With the games being released on March 14, 2010 in the U.S. I truly feel the need to review my Japanese import versions of the games along with the included Pokéwalker peripheral. These are the first games I have imported, so there are of course downsides to this, which I will discuss, but in the end the games are remakes of classics I grew up on, remember well, and loved.

I have literally been putting off this review for a long time, more like 2 months, but still it seems like a long time. I couldn’t wait to get Heart Gold and Soul Silver. In the end I ordered both versions of the game, not just Heart Gold, I bought a second DS so I could trade with myself, and to this day do not regret those decisions. I mean honestly, Pokémon is a series I grew up on, played the hell out of in my younger years, then stopped playing and went through the years when Ruby and Sapphire was released thinking it was a lame game for kids (in other words I was too “cool” for it).

Well time passed from that point and I became one with my inner nerd and bought Pokémon Diamond on release day a few years back. I poured over a 100 hours into it to never beat it and not play it for well over a year. I did enjoy it, but I guess I just never had the motivation to pick it up and play through the last gym badge. Through the media coverage on the internet on HGSS I decided to delete my Diamond game and start fresh while waiting for HGSS to arrive from Japan. I once again fell into the magically world of catching them all.

I first played through Soul Silver first because it was the version that arrived first (sad though because I ordered Heart Gold long before it, but with slower, cheaper shipping). As of writing this post I have played Soul Silver for a little over 60 hours and Heart Gold over 10 hours. I am yet to fight and defeat Red in Soul Silver, but I swear I will one day!

Pokémon Heart Gold and Soul Silver Starters

The first impression the game leaves with you is just that of every Pokémon game, you truly just don’t want to stop playing. The battles seem fresh with the new sprites, updated music, and attack animations that truly add to the gameplay. The game hasn’t messed with the core formula of the Pokémon games of past, but nearly improves on it in someways. The first thing you may have noticed, whether from screen shots or reading it some where is that the first Pokémon in your party walks behind you and follows you like Pikachu did in the Yellow version. I personally love this addition, the sprites look extremely cute, whether it be a huge Giratina, cute Mew, or any Pokémon in between. (Did I mention Mew? Yes I did actually, I have two legitimate Mews because they were released as a limited 10th anniversary WiFi gift. Pretty sweet in my mind because to that point I had never seen or caught a Mew before.)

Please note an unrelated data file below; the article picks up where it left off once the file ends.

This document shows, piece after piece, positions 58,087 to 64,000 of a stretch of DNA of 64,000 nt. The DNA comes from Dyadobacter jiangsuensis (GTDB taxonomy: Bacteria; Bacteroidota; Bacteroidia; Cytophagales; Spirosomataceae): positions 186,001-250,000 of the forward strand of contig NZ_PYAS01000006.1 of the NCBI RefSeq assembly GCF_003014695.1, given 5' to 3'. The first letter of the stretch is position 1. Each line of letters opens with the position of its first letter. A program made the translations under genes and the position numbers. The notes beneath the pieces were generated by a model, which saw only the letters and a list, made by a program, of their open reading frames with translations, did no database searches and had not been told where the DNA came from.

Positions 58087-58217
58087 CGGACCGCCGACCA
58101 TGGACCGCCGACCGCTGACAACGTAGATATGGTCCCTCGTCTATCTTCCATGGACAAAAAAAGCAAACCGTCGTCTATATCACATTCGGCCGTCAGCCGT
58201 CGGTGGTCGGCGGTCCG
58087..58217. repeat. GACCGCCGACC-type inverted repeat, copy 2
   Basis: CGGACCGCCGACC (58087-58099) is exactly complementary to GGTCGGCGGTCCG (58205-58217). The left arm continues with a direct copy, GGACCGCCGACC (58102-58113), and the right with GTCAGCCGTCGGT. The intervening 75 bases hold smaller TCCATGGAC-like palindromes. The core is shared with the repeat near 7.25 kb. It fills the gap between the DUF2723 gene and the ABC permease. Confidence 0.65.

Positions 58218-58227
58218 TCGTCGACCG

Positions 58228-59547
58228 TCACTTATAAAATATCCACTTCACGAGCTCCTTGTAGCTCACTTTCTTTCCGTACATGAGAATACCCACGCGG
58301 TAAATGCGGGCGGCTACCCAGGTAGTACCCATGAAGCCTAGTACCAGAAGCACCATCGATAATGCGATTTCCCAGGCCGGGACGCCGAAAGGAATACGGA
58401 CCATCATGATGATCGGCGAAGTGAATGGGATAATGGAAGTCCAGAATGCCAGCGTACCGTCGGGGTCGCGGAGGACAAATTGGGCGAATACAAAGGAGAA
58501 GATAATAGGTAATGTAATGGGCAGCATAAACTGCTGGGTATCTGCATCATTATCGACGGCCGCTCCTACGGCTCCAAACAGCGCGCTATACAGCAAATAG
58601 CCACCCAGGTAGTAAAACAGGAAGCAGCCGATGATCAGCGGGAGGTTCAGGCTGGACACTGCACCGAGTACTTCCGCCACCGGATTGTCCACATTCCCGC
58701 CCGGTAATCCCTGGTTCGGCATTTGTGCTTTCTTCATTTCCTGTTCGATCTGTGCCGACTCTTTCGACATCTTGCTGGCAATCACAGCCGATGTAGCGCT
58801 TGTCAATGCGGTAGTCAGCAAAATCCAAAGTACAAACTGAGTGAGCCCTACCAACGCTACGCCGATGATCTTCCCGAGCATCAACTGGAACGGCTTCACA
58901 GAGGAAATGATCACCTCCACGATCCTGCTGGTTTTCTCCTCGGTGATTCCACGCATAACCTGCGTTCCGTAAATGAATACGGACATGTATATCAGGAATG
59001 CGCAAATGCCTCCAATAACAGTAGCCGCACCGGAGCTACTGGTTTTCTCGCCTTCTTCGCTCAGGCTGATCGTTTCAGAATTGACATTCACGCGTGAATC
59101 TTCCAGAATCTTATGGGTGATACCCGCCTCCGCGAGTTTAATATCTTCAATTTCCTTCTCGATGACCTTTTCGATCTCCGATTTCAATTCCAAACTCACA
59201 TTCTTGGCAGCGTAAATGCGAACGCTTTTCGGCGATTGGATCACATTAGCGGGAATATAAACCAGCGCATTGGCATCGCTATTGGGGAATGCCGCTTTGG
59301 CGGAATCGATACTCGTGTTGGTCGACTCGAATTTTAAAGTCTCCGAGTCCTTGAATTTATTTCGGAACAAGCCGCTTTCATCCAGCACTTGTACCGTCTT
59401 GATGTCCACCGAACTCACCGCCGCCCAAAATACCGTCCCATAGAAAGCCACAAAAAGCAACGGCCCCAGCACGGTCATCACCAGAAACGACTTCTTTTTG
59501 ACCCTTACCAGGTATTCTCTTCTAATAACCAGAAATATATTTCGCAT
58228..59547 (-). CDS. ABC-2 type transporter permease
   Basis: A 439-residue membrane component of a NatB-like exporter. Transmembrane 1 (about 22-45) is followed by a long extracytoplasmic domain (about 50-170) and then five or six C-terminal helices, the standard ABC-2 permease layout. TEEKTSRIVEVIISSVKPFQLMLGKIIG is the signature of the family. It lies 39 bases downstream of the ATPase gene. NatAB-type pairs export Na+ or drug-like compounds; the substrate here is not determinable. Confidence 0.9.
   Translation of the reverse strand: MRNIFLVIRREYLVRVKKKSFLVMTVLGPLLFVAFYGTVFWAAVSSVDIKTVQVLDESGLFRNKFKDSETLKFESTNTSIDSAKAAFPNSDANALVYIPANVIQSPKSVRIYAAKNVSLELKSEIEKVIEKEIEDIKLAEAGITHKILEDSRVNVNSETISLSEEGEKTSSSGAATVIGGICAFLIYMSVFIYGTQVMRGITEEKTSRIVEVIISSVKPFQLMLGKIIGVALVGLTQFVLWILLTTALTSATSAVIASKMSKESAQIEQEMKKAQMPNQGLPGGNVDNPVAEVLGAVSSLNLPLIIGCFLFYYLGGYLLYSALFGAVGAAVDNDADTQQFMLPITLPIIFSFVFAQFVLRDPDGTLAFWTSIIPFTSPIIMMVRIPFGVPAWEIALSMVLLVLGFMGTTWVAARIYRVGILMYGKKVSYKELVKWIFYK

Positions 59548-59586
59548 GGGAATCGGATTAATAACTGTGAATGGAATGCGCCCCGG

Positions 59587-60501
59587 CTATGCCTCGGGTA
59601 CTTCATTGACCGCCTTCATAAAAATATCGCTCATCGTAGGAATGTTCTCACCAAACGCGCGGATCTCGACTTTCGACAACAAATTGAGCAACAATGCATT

Back to the Pokémon that follows you, well I guess the fact that it is the Pokémon first in your party, not the Pokémon you choose to follow you, it can be undesirable. For example, lets say I have a Geodude in my party and I want to level him up. This means that if I want him to be the Pokémon released first into battle I have to walk around with his ugly ass following me. While this doesn’t bother me too much (most sprites look very cute) it can get old if you only wanted one to follow you but not fight in battles, like a Mew for example. You can turn around and face your Pokémon and it will interact with you and make some faces (I truly have no idea what it is saying because I don’t know a slick of Japanese). I wouldn’t call this a strike against the game though because the positives of it far out weigh the negatives.

The graphics honestly don’t look much different than a slightly updated, polished version of the Diamond/Pearl/Platinum engine. It does look nicer, but not a huge overhaul, which is acceptable and appropriate in my mind. The nicest looking thing I have noticed is the new buildings, they just look really cool. The grass you travel and roam in looks different than in DPP but you get used to it fast. You will notice, as I have, small little details which bring a little bit of character to the game. This is truly a joy, you’ll see.

The Pokécenter feature a PC on the corner of the Nurse Joy desk which is a very smart placement. (When I play Diamond and Platinum now I feel lost and out of place when trying to use my PC). The box system is refreshed and features an optional use of the touch screen, which I personally use because dragging and dropping is much easier when trying to organize my PC boxes.